Capitalization in the St. Petersburg game Why statistical distributions matter

Politics, Philosophy and Economics 13 (3):292-313 (2014)
Mariam Thalos
University of Tennessee, Knoxville
In spite of its infinite expectation value, the St. Petersburg game is not only a gamble without supply in the real world, but also one without demand at apparently very reasonable asking prices. We offer a rationalizing explanation of why the St. Petersburg bargain is unattractive on both sides (to both house and player) in the mid-range of prices (finite but upwards of about $4). Our analysis – featuring (1) the already-established fact that the average of finite ensembles of the St. Petersburg game grows with ensemble size but is unbounded, and (2) our own simulation data showing that the debt-to-entry fee ratio rises exponentially – explains why both house and player are quite rational in abstaining from the St. Petersburg game. The house will be unavoidably (and intentionally) exposed to very large ensembles (with very high averages, and so very costly to them), while contrariwise even the well-heeled player is not sufficiently capitalized (as our simulation data reveals) to be able to capture the potential gains from large-ensemble play. (Smaller ensembles, meanwhile, enjoy low means, as others have shown, and so are not worth paying more than $4 to play, even if a merchant were to offer them at such low prices per trial.) Both sides are consequently rational in abstaining from entry into the St. Petersburg market in the mid-range of asking prices. We utilize the concept of capitalization vis-à-vis a gamble to make this case. Classical analyses of this question have paid insufficient attention to the question of the propriety of using expected values to assess the St. Petersburg gamble. And extant analyses have not noted the average-maximum-debt-before-breaking-even figures, and so are incomplete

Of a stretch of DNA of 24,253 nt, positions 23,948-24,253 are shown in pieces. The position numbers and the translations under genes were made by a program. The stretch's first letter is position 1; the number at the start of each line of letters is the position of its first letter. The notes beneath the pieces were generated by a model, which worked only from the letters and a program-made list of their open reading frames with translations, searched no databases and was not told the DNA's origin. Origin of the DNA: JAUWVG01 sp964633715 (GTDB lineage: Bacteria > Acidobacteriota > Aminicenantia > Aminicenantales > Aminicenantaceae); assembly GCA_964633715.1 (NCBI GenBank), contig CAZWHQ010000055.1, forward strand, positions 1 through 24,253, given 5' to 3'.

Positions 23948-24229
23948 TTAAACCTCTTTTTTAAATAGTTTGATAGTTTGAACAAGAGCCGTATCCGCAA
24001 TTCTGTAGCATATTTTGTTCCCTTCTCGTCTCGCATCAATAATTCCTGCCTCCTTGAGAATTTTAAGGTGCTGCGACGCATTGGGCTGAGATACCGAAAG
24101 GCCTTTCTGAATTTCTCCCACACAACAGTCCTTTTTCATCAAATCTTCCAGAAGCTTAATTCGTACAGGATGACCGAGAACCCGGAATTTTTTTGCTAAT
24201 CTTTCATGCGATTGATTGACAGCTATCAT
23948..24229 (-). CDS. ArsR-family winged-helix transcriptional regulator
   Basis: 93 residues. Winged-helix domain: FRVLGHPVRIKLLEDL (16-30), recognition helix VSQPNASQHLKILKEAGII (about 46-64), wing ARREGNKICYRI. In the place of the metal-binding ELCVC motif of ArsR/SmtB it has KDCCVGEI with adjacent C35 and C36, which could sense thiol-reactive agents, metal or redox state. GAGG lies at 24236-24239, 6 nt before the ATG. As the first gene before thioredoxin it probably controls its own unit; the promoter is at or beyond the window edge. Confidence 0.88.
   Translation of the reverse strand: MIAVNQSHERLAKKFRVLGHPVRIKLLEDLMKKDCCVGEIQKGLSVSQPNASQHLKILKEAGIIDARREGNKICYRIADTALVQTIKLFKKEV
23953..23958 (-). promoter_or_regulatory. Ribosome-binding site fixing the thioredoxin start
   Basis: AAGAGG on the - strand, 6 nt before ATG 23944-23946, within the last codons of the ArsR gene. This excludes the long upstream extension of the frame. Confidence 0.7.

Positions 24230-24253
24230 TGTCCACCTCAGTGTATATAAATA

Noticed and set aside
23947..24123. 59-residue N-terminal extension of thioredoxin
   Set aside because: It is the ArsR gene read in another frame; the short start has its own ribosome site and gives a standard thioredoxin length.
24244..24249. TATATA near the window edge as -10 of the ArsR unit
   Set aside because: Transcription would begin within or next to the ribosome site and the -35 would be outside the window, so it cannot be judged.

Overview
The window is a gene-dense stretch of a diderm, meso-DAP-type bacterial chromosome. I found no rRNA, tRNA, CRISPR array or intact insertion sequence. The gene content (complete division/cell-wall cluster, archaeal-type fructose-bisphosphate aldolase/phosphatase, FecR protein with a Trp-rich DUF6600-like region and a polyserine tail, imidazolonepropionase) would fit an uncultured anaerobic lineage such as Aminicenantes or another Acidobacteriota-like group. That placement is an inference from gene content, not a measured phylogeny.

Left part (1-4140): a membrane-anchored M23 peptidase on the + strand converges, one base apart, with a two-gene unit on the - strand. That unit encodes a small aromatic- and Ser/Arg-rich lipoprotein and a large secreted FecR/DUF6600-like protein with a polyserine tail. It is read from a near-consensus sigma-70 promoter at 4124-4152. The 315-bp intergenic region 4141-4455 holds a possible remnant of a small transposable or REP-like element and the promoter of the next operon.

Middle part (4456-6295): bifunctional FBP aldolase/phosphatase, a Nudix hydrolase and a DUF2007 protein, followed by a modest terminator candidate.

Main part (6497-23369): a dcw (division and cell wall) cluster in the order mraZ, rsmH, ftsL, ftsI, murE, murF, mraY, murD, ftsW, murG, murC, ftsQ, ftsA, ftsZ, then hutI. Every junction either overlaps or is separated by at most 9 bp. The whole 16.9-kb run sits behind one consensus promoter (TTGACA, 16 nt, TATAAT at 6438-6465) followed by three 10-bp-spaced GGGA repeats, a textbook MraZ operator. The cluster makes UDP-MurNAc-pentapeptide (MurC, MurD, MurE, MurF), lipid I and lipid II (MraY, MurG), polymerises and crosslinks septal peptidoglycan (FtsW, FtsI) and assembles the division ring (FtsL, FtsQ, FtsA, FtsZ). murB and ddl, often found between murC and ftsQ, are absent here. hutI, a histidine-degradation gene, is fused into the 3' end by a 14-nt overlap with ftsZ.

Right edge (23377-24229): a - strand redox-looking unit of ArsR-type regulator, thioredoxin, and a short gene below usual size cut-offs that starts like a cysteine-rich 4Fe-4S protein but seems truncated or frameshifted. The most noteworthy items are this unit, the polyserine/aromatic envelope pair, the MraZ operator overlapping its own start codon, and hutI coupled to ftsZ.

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DOI 10.1177/1470594X13491792
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